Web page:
Training content can be delivered in various formats. Recently, we worked with an automotive company who needed us to film an expert explaining a product and then build those videos into an Elearning course. Following is a brief case study of that experience; some of the visual examples have been modified to maintain the integrity of our agreement with our customer to not share their proprietary information.
In the early 2000’s there was a major push in software development companies to find a better way to release software. This emerging movement was called dev-ops (development operations). In the book The Phoenix Project, the authors told a fictional story of a company struggling to release software and provided the main character and narrator a “guide” from the board of directors. This guide took the main character on a factory tour to watch the flow of work and draw conclusions. The idea was that the main character was supposed to draw inspiration from what the factory had learned about efficiency and quality and apply it to his challenges with releasing software.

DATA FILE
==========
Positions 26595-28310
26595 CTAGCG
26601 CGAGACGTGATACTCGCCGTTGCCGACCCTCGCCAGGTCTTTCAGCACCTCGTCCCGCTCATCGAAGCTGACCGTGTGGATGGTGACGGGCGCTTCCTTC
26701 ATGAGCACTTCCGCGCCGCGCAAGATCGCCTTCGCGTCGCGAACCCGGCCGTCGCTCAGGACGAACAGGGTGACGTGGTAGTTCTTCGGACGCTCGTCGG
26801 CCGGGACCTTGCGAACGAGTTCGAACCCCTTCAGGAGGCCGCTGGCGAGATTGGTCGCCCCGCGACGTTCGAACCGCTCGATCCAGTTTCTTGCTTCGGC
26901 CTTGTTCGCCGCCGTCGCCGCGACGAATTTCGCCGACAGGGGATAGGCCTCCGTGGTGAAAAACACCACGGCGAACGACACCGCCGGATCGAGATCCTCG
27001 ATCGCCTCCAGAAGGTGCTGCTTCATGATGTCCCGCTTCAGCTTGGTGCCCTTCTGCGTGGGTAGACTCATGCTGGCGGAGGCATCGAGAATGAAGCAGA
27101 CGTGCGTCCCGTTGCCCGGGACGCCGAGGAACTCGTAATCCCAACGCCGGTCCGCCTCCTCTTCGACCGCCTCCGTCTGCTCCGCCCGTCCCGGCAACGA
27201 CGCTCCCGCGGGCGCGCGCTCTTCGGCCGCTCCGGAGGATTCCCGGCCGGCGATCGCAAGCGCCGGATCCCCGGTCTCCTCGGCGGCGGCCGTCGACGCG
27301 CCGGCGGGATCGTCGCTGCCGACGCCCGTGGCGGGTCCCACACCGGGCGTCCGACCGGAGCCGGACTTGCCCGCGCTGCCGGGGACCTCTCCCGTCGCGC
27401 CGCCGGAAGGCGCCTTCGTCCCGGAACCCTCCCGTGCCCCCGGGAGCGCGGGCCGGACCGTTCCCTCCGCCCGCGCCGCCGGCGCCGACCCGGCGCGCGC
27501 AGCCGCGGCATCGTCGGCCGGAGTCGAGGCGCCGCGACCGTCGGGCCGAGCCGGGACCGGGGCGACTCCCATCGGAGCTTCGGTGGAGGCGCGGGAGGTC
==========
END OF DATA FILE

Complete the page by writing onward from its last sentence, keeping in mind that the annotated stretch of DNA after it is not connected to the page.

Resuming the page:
We, the reader, get to be inspired by the lessons from both the factory and the dev-ops team. I was particularly inspired by five messages which helped our team rethink some of our approaches to our training and development cycles at Endurance Learning. If, like me, you think of your job as successful when you are on-time, on-budget, and on-quality, then there are five valuable lessons I’d like to share.
Training Magazine’s TechLearn conference took place several weeks ago in Austin, TX. Different from a typical training and technology conference, this one was smaller (with participants in the hundreds, not thousands) and offered some different structure (including a “test kitchen”).